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The Club Milwaukee Baths opened in June 1974 as a franchise of the then-popular national Club Bath Chain. Its entrance was in an alley just north of Wisconsin Avenue, a block from the Central Library and on the same block as the Fire Department Headquarters.
For some time in the mid-late 1970s, the Club Milwaukee (Club Baths affiliate) was one of the focal points of the gay men’s community in Milwaukee. In addition to hosting popular specials (weiners for $1, workout and buddy specials, etc.), they held annual “Mr. Club Milwaukee” contests, as well as promotional events for the GPU, a gay church parish, and other businesses.
On February 14th, 1976, the Seven Hundred Building on Wisconsin Avenue, which housed the Club Bath, was ripped by fire. However that "building" was actually composed of two buildings, an east and a west building; the east building was severly damaged, and was demolished right after the fire. But the west building was largely spared: the Club Bath, housed in that section, had experienced primarily smoke and water damage. The Club Baths had been planning a renovation and expansion anyway, and reopened bigger and better on March 19th, 1976.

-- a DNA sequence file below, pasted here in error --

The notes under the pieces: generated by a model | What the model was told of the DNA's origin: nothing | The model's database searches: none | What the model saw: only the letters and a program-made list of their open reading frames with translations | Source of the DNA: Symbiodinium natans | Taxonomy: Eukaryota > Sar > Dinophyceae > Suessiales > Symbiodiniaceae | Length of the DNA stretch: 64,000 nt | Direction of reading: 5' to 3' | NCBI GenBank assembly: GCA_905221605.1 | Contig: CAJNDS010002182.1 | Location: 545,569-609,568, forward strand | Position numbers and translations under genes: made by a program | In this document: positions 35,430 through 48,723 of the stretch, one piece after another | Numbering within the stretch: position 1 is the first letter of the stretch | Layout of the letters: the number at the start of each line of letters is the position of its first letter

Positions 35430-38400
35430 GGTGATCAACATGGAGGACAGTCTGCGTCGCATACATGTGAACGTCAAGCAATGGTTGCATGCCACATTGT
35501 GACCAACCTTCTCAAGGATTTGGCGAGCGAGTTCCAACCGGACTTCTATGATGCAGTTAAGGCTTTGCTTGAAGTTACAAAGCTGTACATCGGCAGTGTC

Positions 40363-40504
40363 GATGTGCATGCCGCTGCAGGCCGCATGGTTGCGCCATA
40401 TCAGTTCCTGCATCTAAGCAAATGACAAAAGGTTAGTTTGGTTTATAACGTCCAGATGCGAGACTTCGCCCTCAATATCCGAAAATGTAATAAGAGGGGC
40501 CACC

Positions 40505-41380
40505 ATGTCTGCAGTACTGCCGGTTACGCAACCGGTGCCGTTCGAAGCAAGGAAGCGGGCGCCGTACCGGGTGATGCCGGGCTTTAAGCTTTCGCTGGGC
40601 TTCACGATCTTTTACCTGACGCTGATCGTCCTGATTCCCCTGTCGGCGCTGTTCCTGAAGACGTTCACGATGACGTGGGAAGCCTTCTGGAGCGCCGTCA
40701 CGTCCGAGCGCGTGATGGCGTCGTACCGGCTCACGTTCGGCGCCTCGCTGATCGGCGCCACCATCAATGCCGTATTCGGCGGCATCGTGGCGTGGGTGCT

But by the late 1970's, with several other gay men's "health clubs" (baths) also opening in Milwaukee, these establishments had reached a critical mass, and had attracted the attention of the homophobic police department. In 1979 several violent raids on gay men’s bath houses were launched by the Milwaukee Police Department, led by its homophobic Chief, Harold Breier. These resulted in dozens of arrests, and angry street protests by the gay community. Within 2-3 years nearly all of the gay men’s spas in Milwaukee had closed.
Somehow the Club Milwaukee Baths managed to survive the police harassment- perhaps manager Paul DeMarco’s involvement in the founding of the Cream City Business Association (CCBA) in 1981 had a hand in that. But the Club's death knell began with the HIV and AIDS health crisis. Almost as soon as the “gay plague” first came to be realized, both men’s bath houses, and poppers, were near the top of everyone’s list of villains in the crisis-- believed to either cause or contribute to the spread of the disease. It was now the public health authorities who were keeping a close eye on any activities they thought might be sources of contagion. The Club Milwaukee Baths waged a long battle to remain open by adopting safe-sex policies, making condoms available, etc. But the pressure from health authorities was too much, and in February 1988, the Club Bath Milwaukee succumbed and closed it doors- a trend nationwide as virtually the entire Club Bath chain was closed down, city by city.
(In the early-mid 1990's, the building which had previously housed the Club, and much of the rest of the block, was demolished for construction of an apartment/ condo complex.)
Credits: contents, design and arrangement by Don Schwamb.
Last updated: March-2006.